The God-haunted music of Julien Baker

There’s a certain horror and heartbreak in God’s grace.

I can’t remember exactly when it was, but I do know that the first time I heard Julien Baker sing it was live, in one of those medium-­sized concert halls in Brooklyn where I spent many of the best nights of my 20s. It was 2016, I was a year out of college, and I’m pretty sure I was there with my roommate Celia, who had an extra ticket. The opener was something loud, unrestrained, boppy, and I wasn’t totally sure what to expect when Baker stepped out onstage with her rainbow-strapped guitar.

A lot of profiles of Baker emphasize her diminutive size and her relative youth, in part because it serves to underscore the absolute miracle that is her sound. So here: Baker is small, five-foot-nothing, but her voice is so, so big. She is young, just 21 years old that night, but her voice contains years of experience: it is achingly tender, terribly sad, plaintive on the edge of raw. Another thing that profiles do is talk about her audiences. It’s like church, they might say. Hundreds of people, hushed and hanging on her every word, faces turned up to the stage. They’re not wrong.

I want to tell you what everyone else says a Julien Baker show is like so you’ll have an idea, so you can imagine yourself there in these church crowds, so you can see someone who is performing like she’s on the edge of the high dive. I love having the excuse and the proof of everyone else, because to tell you what listening to Julien Baker is like for me would be like letting you into a quiet, small part of myself that shies away from the light.

The first song Baker played into that reverently quiet Brooklyn concert venue, “Blacktop,” was about trying, in some ways, to outrun God—only to be caught up again and again in mercy you don’t know how to accept. I don’t know how to tell you that each of the songs that unspooled after that one felt like it was charting some unspoken corner of my relationship to the Divine, the horror and the heartbreak of believing in a sometimes frustratingly silent God who knows every horrible thing about you but who nevertheless extends grace and mercy toward you. You can draw a straight line between Baker’s describing herself as a “pile of filthy wreckage” and St. Teresa of Ávila calling herself a “foul and stinking dungheap,” Baker’s overwhelm at the love of God of a piece with the mystics who sobbed at the sight of the cross. And while the ideas in her songs are as old as Christianity itself, there’s something about them being written in my own vernacular that makes them come alive and hurtling toward my heart.

Part of me wants to dedicate the rest of this column to pulling out threads in each of her songs and holding them up to be examined, to lead you through an annotated playlist of my favorites, to point out the lines that made me cry or made me want to write entire essays dedicated to unpacking their theology, but I actually think the best way to encounter Julien Baker’s music, barring a concert venue in Brooklyn, is to do what I did for weeks afterward: listen to her music on your own, in a quiet room, eyes closed.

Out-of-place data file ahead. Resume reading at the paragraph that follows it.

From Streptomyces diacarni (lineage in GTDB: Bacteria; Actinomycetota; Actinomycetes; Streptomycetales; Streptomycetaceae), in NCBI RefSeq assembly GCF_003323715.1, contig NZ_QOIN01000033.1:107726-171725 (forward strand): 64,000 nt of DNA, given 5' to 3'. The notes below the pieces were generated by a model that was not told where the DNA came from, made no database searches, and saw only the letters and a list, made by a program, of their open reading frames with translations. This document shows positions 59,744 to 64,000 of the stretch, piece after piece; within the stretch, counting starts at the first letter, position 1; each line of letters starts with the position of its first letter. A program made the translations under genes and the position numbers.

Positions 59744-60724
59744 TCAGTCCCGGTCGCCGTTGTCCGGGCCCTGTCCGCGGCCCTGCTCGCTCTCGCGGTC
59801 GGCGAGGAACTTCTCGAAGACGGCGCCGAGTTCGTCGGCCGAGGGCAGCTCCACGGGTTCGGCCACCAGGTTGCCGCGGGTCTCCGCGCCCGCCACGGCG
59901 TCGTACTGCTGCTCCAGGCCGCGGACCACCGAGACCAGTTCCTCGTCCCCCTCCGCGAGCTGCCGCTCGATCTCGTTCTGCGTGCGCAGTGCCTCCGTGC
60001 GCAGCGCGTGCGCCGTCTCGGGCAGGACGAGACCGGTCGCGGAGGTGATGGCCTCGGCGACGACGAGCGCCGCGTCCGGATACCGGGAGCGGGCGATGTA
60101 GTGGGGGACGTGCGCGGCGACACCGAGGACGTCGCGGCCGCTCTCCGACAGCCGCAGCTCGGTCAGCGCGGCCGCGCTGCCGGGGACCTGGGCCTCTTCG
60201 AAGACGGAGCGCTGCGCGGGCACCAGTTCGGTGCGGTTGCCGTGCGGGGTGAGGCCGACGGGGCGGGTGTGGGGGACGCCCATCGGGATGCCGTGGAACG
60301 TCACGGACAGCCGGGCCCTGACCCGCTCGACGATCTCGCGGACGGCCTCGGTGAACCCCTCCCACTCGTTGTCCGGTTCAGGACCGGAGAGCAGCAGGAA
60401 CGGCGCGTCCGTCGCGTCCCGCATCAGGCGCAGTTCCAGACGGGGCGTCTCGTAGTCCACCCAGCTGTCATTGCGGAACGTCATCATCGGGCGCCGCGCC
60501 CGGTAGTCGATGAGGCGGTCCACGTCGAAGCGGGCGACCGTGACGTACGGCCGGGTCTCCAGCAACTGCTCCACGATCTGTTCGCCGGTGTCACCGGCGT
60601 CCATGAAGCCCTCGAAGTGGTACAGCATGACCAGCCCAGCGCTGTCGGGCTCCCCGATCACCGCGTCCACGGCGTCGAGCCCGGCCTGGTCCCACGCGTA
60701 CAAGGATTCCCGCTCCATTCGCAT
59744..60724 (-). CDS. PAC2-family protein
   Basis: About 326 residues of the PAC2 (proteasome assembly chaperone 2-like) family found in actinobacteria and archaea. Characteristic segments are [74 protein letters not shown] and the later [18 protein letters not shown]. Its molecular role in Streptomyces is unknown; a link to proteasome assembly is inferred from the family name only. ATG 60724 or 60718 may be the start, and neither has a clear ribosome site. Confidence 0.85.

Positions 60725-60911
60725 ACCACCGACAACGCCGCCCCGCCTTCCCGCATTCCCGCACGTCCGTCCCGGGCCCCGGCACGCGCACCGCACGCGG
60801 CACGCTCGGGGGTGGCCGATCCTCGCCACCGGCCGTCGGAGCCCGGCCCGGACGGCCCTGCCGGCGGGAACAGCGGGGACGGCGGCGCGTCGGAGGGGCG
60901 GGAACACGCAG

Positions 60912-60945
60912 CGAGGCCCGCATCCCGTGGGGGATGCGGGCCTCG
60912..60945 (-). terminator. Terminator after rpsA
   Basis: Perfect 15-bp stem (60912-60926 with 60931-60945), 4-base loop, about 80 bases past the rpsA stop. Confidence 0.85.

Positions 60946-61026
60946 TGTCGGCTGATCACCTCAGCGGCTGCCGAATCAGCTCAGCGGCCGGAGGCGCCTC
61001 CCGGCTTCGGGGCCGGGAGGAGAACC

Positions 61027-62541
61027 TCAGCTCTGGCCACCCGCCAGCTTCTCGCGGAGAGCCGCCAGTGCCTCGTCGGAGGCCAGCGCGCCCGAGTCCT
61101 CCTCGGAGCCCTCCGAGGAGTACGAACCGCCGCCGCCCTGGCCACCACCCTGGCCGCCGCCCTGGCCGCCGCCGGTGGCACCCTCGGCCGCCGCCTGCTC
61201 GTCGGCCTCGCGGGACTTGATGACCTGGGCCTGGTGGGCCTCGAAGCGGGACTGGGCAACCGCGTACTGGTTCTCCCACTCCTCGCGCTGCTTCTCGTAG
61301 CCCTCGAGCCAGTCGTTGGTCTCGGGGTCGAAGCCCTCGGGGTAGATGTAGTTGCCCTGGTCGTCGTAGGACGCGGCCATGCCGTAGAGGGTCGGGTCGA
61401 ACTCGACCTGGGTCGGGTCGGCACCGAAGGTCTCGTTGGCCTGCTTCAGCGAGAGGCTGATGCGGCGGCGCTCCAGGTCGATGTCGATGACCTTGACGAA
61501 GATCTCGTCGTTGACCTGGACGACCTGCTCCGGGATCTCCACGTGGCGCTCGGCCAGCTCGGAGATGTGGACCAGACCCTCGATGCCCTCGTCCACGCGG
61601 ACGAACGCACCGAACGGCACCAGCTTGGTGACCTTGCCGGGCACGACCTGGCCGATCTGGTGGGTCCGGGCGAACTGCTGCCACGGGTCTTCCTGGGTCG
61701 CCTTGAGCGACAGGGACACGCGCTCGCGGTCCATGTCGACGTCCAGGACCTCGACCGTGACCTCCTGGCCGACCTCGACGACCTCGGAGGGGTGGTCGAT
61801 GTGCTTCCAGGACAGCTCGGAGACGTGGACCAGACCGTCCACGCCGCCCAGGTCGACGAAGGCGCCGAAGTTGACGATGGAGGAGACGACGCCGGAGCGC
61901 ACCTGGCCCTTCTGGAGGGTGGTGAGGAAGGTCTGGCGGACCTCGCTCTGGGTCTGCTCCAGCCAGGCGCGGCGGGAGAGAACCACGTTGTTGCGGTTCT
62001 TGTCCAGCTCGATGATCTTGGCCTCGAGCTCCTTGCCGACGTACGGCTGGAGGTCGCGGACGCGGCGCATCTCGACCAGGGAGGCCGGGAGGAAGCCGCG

I will steer you to one moment though, that comes at the end of her first record, Sprained Ankle. The record contains a feature no live show ever could. It ends with Baker meditatively, almost absentmindedly picking out the notes to “In Christ Alone” on a piano. Suddenly, faintly but certainly, we hear the cadences of what can only be a good, old-fashioned southern radio evangelist, preaching with a cadence like hammer blows, crackling in and out of audible range. In a later interview, Baker mentioned that this was an accident—some piece of recording studio equipment had reached up into the airwaves, snagged this bit of audio, and set it down alongside Baker’s hymn.

In her book Vesper Flights, Helen Macdonald writes about an old cassette tape she listened to during those times in her messy, awful, early 20s when she wanted to feel closer to a God she didn’t quite believe in. She calls this an object of the “numinous ordinary.” In many ways, it was ordinary: a cassette taped from a Japanese radio show of Leonard Bernstein conducting Sibe­lius’s Seventh Symphony. What made it numinous, however, was that it was recorded during an electrical storm, the forces of nature blowing past the limits of the equipment it was recorded on. “It felt as if God had put thumbprints on the tape,” Macdonald writes. She writes of it years after the last time she listened to it as an object nearly scalding with the Divine.

I have always loved the phrase “god haunted”—the idea of a ghost God showing up in unexpected corners and dark passageways, the horror and awe and wonder of being confronted with the Divine, over and over and over again. I have flipped through enough radio stations on endless car trips to know how thoroughly God haunts the airways through the voices of radio pastors, and I have lived through enough summer storms to know that cracks of thunder and lightning always feel divine in provenance. And yet, when God comes down to haunt you in this way, it feels just as it should: personal, providential, and awe-inspiring. The size of the world, and your own insignificance, and here God is, putting on a show just for you. How wonderful, how horrifying. 

Alejandra Oliva

Alejandra Oliva is an immigration advocate and author of Rivermouth: A Chronicle of Language, Faith and Migration.

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